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[Help] Starting bonsai from sapling

Posted: Sun Apr 23, 2006 11:49 pm
by gatchaman

I want to bonsai some Crab Apple and ornamental Maple (sorry I'm not sure of specie) saplings and yearlings that emerged last year.

I plan to dig these up and start some training pots this next weekend when it'll be warmer. Then I don't know what to do next... I did just what I've described for the passed two summers and both years the trees have died on me, and I'm not sure why...This year I plan to put a lot more time and patience into the art, starting right now.

My questions are:

1) Is this an appropriate approach (method of propogation)?
2) What do I do next? Can I start wiring it now? Should I shear prune or finger prune? Can I prune immediately after potting?
3) Any tips/past experiences on this method of bonsai that would help me or give me some insight?

I'm at the zone 3 and 4 boundry, just north of Minneapolis.

Thanks in advance for all of your help...

Posted: Mon Apr 24, 2006 5:09 pm
by koiboy01
When you pot them up pot them in a good mixture of compost and pea gravel to give them good drainage ,keep them moist but NOT WET and place in a area with dapled shade, and not seeing the plants I wouldn't prune them this year but wait until next year, but bonsai do get a better start if they are left in the ground until their trunk thickens as it could take years and maybe for ever to get a thick trunk in a pot.
Hope this helps.

Posted: Mon Apr 24, 2006 6:38 pm
by opabinia51
What I would do is put the trees in regular pots with some good soil and just grow them in the pots for a year or two to allow them to adjust to pot growing. Use organic ferilizers with your trees and your can slowly prune them into a shape similar to what you will want for bonsai. Most likely you are going to want to shorten the trees and as Koiboy said; do some trunk thickening.

So, for trunck thickening: you are going to want to leave all the branches on the area of trunk that you want thickened.

Read all the information that Scott has posted in the bonsai section of the website but, I wouldn't get to excited about doing traditional bonsai just yet. Let your trees acclimatize to the pots first.

Posted: Mon Apr 24, 2006 7:28 pm
by The Helpful Gardener
Both George and Opa offer good advice. George's thought on thickening is sound, but one of the beauties of starting with young material is the chance to direct growth with little or no real pruning of branches (Pine enthusiasts insist it is the only way to a flawless tree). With maples, branch selection can be as simple as rubbing off buds and leaf pruning (just spent hours with my Acer palmatum 'Kagoshima' and never touched a larger tool then the leaf scissors)...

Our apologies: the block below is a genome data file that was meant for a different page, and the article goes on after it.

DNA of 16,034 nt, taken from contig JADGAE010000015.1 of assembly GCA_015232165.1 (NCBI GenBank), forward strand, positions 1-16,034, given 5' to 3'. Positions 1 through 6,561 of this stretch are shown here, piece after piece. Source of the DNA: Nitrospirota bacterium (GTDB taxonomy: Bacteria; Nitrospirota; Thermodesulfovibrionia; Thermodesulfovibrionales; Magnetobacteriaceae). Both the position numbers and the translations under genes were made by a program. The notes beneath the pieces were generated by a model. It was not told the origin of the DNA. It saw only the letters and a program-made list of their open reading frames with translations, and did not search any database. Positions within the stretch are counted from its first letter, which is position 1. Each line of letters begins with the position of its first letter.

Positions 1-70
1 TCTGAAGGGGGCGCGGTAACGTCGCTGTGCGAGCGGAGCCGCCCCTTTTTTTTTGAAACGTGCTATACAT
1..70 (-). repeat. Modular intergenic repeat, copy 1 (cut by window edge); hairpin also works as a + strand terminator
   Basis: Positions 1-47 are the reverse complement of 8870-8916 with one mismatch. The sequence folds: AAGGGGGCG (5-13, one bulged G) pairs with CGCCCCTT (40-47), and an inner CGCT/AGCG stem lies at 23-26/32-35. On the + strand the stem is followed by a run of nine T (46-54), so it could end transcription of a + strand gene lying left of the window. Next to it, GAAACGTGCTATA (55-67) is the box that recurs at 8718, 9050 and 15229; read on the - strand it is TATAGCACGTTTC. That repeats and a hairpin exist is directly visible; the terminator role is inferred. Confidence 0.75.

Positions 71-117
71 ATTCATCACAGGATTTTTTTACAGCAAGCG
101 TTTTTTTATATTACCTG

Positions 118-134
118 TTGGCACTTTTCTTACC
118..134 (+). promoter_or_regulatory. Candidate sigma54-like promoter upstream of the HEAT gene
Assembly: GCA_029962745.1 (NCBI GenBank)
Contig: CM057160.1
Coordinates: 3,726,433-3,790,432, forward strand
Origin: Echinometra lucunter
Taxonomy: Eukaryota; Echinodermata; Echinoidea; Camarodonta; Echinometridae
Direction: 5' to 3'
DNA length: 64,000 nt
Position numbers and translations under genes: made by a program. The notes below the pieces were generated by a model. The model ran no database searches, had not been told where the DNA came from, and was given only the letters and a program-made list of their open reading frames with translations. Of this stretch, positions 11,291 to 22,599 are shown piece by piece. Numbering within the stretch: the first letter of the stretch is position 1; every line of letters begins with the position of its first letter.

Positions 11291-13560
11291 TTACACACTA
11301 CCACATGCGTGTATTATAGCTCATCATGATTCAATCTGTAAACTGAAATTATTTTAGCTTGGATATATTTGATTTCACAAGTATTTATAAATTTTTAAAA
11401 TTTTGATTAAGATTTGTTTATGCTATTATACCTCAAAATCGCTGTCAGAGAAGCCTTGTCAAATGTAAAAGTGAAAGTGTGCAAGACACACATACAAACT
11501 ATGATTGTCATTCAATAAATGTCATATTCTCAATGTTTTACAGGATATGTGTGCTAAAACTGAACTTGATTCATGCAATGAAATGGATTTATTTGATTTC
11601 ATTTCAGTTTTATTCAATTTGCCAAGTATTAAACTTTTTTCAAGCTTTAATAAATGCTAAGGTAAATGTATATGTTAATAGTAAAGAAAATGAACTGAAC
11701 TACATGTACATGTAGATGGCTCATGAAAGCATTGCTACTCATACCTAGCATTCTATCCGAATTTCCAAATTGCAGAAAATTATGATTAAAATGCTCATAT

Crab apples on the other hand sprout like weeds when cut back, so a good trunk can be bared entirely and you can select the branch you want from the hundreds that sprout. Whack that one wherever you can train a new leader... a sacrificial branch or two ( to thicken like Opa said) near the base will be easy to find...


Posted: Tue Apr 25, 2006 12:08 am
by gatchaman
George, Opa, Scott: Thanks a lot for the advice--this helps me more than you know.

I have a follow-up question, though, about thickening the trunk... Could you explain and reference me to a introduction on the techniques of thickening the trunk? An personal explaination would be just awesome.

Thanks again.

Posted: Tue Apr 25, 2006 7:54 am
by koiboy01
If you have seen bonsai where the trunk just looks like a pencil you will realise that it just dosn't look right and really the only way to get a thick trunk is by leaving the plant in the ground this way you can prune and shape to a certain degree and when the trunk has thickened up after a few years you can then dig it up and pot it on. I have several which I have left in the ground for a number of years and shaped them while in the ground and then carefully dug up and potted on,
I would advise if you have any shrubs or small trees in your garden with thickish trunks that you can carefully dig up,pot on and work on, you will get far more pleasure than waiting for your saplings to mature enough to work on,or search round a garden center for something that you think might make a nice bonsai and work on that.

Posted: Tue Apr 25, 2006 11:03 am
by gatchaman
George, this is great advice. Thank you. I will look around at the places you gives me a few ideas. Also, thanks for the encouragement.

Posted: Tue Apr 25, 2006 6:06 pm
by The Helpful Gardener
Advanced techniques like air layering and binding a trunk to develop root flare are covered in John Naka's Bonsai Techniques, the most excellent book I have found on the topic.